Skip to: Content
Skip to: Site Navigation
Skip to: Search


In tough times, US consumers forging new behaviors

American spending has fallen further in the past six months than it has since 1974.

(Page 2 of 2)



President Obama has expressed the same view, even as he is trying to take steps that will revive consumer confidence from its current lows. In a radio address Saturday, he said economic recovery will take “years, not months.”

Skip to next paragraph

The nation’s two most recent recessions, in 2001 and 1990-91, were relatively short but were followed by so-called jobless recoveries, in which it took several years before the economy started humming.

This time around, the same concern is at play, magnified by several forces affecting consumers:

•An unusually large slide in home prices has reversed a “wealth effect,” where households spend more when they feel their net worth is rising.

•Many consumers are postponing purchases, figuring that a house or a flat-screen TV may be cheaper three months from now.

•Even many workers who aren’t losing jobs face pay cuts or reduced hours of work.

•Credit conditions have become tighter and consumers are less interested in piling on debt. The level of household debt as a percentage of GDP has doubled since 1980, but now some forecasters expect it to decline for the first time in generations.

What makes people spend

What might get consumer spending to rise again?

A stimulus plan in Congress is expected to include tax cuts that will show up on pay stubs quickly. That can fill some of the hole in consumer spending, which should, in turn, help reduce the decline in jobs.
Borrowers who can get a mortgage refinance will reap extra cash – and spend at least some of the savings.

Another key is investor sentiment. If the stimulus or bank-recovery policies cause investors to anticipate the recession’s end, the result could be a rising stock market that boosts consumer confidence.

Similarly, any progress in ending home-price declines and the related problem of foreclosures could have powerful effects on confidence.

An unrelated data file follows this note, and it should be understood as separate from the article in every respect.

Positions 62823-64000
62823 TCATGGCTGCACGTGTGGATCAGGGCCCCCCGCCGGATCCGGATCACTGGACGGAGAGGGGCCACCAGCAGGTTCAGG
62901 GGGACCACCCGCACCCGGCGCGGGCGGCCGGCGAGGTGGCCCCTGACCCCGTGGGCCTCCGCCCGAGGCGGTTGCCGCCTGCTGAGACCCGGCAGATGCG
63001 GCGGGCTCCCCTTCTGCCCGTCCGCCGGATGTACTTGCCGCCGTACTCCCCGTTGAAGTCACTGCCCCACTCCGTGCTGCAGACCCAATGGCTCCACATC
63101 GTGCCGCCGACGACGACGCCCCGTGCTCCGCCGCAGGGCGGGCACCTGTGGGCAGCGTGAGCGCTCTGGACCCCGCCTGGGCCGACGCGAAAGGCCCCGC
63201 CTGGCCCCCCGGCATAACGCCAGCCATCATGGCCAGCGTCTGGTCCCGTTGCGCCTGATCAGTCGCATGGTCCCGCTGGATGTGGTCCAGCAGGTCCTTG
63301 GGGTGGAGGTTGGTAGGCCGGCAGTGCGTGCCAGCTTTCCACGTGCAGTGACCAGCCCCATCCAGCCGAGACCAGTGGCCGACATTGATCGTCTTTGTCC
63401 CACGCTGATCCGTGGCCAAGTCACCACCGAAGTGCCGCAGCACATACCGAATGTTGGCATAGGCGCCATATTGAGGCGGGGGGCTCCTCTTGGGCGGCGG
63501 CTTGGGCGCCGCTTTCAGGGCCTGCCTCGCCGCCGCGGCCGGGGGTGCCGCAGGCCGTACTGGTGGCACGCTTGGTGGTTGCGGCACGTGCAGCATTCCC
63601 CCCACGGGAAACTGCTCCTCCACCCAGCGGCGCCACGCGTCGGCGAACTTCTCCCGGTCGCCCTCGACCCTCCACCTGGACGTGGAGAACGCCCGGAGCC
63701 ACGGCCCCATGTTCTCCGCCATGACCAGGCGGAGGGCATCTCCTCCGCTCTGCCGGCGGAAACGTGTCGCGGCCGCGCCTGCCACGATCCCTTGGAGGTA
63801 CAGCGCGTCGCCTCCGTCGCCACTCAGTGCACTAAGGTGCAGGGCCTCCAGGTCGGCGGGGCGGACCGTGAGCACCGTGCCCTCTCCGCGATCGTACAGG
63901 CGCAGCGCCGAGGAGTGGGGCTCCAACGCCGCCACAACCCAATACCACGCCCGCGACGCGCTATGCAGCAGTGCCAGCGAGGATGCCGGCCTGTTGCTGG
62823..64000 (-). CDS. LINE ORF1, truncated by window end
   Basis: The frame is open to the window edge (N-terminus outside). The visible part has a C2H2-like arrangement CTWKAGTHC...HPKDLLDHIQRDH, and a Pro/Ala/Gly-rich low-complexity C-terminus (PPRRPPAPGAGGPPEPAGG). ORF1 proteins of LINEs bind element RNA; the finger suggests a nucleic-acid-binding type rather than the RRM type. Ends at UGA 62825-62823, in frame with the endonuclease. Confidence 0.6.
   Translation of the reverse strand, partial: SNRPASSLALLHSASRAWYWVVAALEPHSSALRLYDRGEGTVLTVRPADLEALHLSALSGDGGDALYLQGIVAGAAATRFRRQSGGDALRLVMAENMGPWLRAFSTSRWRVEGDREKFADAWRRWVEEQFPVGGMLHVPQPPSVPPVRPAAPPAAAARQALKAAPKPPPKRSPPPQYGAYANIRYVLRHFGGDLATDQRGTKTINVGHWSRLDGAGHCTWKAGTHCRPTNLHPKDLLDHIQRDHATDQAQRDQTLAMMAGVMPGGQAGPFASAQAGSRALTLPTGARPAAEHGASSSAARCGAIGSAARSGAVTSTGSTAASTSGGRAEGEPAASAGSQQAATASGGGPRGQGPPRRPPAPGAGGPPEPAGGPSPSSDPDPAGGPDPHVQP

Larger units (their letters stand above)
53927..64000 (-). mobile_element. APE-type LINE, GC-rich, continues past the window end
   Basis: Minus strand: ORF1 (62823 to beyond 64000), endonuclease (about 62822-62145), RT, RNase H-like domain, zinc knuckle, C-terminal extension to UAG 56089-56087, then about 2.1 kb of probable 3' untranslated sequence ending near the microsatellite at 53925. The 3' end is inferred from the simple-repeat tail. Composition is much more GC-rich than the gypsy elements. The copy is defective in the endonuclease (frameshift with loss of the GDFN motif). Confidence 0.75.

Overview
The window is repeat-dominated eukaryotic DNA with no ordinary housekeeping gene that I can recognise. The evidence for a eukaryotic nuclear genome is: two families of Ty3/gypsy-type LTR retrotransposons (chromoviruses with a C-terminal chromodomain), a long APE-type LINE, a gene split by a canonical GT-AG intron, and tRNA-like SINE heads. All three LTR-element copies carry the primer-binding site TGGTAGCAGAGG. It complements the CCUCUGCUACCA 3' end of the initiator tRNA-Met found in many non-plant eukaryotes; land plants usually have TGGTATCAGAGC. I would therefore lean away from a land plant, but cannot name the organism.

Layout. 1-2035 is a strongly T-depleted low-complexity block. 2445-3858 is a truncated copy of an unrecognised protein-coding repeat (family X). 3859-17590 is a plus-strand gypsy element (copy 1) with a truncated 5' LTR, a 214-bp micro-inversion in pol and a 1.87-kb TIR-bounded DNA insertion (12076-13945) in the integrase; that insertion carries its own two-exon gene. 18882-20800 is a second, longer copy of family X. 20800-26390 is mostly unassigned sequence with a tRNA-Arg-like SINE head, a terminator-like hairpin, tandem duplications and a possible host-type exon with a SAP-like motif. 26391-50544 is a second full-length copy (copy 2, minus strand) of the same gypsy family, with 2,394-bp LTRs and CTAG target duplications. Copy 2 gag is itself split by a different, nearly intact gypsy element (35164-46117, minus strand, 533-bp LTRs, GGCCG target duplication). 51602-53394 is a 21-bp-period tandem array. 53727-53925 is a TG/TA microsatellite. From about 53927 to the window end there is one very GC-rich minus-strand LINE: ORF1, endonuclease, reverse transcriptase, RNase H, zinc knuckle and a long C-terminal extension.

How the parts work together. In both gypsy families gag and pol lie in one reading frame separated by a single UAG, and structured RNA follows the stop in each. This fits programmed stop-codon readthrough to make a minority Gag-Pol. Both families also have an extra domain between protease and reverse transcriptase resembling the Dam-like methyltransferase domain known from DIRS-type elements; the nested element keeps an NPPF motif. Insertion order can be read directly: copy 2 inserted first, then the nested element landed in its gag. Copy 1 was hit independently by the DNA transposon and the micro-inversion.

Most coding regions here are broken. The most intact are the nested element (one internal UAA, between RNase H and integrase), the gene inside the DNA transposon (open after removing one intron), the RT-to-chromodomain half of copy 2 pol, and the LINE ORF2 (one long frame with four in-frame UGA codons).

“Just give everybody a tax credit who buys a house,” suggests Michael Cosgrove of the University of Dallas, who publishes forecasts in the EconoClast newsletter. With interest rates low, a $10,000 credit that’s available only during this year might spur more people to buy. Something similar could be done for automobiles, which alone accounted for a big chunk of the recent drop in consumer spending.

Businesses are trying their own ways to overcome consumer fears. The Korean automaker Hyundai says it is drawing interest with its latest buyer enticement, which was advertised during the Super Bowl. The carmaker offers an “assurance” program, so that buyers who finance their purchase of a new car can return the car, and get their money back, if they lose their job.

Home affordability improves

Homes are now very affordable in general, according to an index that pulls together data on average incomes, home prices, and mortgages costs. But the foreclosure wave means a glut of unsold homes still hangs on the market.

Ms. Byrne, who works as a real estate agent in Natick, Mass., says potential buyers are out there, just waiting for the right catalyst to make a bid.

“I’m hoping with the new administration and the work they’re doing to recover the economy, that things will stabilize,” she says.

It may take a while for the economy to rebuild momentum. But as a bottom is reached and fear recedes, the tendency of consumers to spend will revive.

The pace may be moderate, but Mayland in Ohio expects that consumer spending will be rising again later this year.

Permissions